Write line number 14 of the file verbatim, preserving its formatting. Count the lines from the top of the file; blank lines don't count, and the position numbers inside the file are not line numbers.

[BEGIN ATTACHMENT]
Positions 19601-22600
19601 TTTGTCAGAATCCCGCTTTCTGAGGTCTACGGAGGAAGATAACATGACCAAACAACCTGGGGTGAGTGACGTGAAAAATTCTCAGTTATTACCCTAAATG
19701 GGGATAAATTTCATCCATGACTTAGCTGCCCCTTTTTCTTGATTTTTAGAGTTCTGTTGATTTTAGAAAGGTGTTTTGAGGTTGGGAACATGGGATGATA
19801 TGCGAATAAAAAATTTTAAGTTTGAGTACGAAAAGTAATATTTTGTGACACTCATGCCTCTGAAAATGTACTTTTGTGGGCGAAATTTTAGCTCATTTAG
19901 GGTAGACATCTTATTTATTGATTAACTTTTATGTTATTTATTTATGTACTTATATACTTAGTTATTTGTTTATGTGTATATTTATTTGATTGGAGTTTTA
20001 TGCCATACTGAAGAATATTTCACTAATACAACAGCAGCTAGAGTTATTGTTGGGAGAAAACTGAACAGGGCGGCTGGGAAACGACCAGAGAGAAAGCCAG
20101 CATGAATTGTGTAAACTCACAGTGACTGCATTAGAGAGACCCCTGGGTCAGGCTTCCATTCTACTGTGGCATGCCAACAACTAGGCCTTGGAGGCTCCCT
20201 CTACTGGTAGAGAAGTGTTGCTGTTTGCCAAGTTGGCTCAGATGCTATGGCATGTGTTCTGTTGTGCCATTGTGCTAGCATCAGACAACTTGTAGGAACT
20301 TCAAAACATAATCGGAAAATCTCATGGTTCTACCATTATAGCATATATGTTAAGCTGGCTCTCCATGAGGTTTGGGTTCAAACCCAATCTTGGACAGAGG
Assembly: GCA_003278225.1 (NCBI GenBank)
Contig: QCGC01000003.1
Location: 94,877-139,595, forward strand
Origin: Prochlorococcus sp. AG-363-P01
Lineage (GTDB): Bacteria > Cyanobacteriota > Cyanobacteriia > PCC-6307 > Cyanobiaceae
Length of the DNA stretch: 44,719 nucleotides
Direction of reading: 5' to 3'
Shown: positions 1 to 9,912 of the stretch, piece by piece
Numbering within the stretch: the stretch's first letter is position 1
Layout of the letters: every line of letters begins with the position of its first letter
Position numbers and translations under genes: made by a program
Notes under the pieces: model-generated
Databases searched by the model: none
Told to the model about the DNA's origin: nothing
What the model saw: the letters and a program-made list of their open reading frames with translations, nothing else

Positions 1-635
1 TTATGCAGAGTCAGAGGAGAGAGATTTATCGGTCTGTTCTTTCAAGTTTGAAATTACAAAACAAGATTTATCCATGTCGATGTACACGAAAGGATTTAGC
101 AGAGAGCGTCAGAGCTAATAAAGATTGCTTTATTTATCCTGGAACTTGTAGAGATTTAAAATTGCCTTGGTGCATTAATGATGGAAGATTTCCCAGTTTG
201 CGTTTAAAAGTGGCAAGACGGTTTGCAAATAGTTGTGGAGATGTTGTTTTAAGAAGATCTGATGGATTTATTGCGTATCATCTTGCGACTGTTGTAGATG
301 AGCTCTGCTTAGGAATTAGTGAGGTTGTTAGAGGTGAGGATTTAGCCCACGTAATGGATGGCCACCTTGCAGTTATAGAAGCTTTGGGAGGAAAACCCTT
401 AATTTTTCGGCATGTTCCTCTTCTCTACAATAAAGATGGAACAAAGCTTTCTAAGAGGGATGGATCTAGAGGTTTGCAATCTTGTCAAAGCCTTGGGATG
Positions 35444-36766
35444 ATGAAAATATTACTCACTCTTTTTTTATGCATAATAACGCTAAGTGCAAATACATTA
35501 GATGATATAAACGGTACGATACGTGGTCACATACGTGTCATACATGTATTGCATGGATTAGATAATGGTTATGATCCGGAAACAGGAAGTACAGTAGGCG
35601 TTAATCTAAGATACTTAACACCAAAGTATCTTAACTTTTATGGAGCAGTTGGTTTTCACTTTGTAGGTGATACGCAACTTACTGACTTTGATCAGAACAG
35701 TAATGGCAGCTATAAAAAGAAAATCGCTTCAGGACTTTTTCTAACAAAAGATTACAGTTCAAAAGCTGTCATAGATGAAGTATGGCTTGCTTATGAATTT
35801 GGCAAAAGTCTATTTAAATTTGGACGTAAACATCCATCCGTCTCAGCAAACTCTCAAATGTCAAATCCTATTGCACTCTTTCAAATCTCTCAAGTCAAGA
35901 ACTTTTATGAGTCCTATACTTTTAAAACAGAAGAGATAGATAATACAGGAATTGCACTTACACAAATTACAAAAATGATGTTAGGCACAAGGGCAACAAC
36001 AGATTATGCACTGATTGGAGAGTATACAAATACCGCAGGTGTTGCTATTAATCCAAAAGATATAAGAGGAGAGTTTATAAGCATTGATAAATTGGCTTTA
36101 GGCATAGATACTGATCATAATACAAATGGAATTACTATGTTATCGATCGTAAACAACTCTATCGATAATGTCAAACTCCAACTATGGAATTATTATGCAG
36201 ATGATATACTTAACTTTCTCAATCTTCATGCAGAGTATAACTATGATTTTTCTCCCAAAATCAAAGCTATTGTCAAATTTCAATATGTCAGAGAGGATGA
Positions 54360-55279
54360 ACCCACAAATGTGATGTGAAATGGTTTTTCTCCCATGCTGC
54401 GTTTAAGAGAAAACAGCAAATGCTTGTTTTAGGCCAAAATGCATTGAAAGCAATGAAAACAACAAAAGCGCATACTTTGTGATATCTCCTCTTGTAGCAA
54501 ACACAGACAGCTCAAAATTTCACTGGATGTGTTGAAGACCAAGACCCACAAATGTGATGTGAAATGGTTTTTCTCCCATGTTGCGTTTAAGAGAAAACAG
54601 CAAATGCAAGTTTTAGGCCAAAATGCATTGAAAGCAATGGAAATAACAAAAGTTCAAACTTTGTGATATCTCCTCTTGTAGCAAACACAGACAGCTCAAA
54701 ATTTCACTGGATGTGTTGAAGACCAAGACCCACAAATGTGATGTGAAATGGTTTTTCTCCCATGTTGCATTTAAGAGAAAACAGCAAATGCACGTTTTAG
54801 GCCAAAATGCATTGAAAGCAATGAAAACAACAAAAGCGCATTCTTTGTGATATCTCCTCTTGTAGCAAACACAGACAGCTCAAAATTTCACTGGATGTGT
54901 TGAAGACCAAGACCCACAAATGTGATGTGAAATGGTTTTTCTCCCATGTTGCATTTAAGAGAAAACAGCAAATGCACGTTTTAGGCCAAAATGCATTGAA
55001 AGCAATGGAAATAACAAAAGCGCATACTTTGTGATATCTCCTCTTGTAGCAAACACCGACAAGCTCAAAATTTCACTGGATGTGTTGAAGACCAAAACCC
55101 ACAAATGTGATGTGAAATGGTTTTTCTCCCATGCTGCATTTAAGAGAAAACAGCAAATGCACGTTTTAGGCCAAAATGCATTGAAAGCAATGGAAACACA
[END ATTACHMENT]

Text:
Lineage (GTDB): Bacteria > Cyanobacteriota > Cyanobacteriia > PCC-6307 > Cyanobiaceae